While discussions at the Summit from motor carrier executives indicated it is vital to add scale, they also seemed to acknowledge that growing organically has become nearly impossible. Kriska’s Mark Seymour said his company has been trying for the last three to five years to grow organically but it hasn’t been able to add significant capacity through these traditional efforts.
Speaking later that same day, Rob Penner, COO of Bison Transport, indicated his company is currently only hiring about two of every 100 drivers who apply for a driving job.
Only about five to six out of 100 are identified as being “Bison material” and having the skills necessary to work there. Of those five or six, typically only two or three perform well enough on the road test to be offered a job.
Rob said Bison is expanding its Mississauga operations and wants to add 200-300 trucks out of there. By his account, if hiring just two to three drivers per 100 applicants, Bison would need to receive 10,000-15,000 applicants to reach its goals. We all know there just aren’t that many people out there looking for driving jobs, even with a solid, reputable carrier.
So, read between the lines and I think you can expect to see Bison pick up one or more companies in the next year or so. Companies that want to grow really have just one option at this time to do so and that is through acquisition.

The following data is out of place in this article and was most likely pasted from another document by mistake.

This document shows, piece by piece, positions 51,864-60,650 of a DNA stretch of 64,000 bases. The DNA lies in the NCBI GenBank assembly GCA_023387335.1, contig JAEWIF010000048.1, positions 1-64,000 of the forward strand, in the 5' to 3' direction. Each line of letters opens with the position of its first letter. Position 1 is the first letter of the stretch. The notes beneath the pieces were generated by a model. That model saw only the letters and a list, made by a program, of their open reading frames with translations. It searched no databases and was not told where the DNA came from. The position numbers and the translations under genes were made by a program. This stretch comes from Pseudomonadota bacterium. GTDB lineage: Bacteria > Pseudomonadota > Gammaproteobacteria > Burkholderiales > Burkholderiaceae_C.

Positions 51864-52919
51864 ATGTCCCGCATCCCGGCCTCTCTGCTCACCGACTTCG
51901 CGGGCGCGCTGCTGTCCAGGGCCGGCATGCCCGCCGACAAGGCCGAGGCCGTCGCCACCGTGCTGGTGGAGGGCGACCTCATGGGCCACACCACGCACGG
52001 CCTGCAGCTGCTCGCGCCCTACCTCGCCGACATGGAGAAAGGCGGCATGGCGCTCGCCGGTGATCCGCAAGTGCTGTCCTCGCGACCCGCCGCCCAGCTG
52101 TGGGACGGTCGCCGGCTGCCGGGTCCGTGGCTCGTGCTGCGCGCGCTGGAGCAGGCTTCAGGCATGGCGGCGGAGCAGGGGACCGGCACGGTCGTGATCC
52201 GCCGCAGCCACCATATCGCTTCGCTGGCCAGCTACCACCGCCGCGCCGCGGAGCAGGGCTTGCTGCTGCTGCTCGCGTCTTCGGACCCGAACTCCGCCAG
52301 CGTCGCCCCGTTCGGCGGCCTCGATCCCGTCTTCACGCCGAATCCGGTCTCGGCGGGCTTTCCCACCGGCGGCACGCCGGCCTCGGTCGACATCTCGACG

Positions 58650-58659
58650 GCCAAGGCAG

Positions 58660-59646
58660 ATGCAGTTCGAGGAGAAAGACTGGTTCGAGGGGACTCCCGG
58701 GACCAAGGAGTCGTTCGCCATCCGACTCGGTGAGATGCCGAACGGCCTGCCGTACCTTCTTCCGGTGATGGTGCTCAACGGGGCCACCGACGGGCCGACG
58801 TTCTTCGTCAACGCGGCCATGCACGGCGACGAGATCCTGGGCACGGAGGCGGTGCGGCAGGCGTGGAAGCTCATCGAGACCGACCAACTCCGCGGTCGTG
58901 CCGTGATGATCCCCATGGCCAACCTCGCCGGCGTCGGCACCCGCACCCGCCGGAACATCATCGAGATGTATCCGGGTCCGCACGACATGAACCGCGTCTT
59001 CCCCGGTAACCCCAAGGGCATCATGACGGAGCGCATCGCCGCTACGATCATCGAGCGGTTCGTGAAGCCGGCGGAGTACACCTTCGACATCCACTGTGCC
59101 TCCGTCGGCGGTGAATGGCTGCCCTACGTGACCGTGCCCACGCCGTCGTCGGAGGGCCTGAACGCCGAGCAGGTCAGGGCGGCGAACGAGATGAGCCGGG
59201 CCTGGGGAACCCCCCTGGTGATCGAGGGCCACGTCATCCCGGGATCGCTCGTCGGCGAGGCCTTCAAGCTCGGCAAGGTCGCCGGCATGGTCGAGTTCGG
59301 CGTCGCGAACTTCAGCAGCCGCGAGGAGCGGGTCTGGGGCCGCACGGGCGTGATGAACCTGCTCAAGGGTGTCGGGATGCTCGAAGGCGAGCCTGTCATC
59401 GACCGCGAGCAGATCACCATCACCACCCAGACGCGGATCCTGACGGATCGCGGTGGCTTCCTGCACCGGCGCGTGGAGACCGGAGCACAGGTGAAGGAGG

Fleet owners looking to sell may also want to consider that there are suitors out there who are more interested in their drivers than any other aspect of the business. Companies won’t pay for your customers – there’s no loyalty anymore, with freight going out to bid every year or two. Your assets are worth only what they’re worth. However if you have a roster of safe, competent drivers, there’s value in that, and your ability to sell your business and command a decent return may well hinge on things like your safety record and driver turnover numbers, rather than the lanes you run and the customers you service.
Here’s what else was going on at the Surface Transportation Summit:
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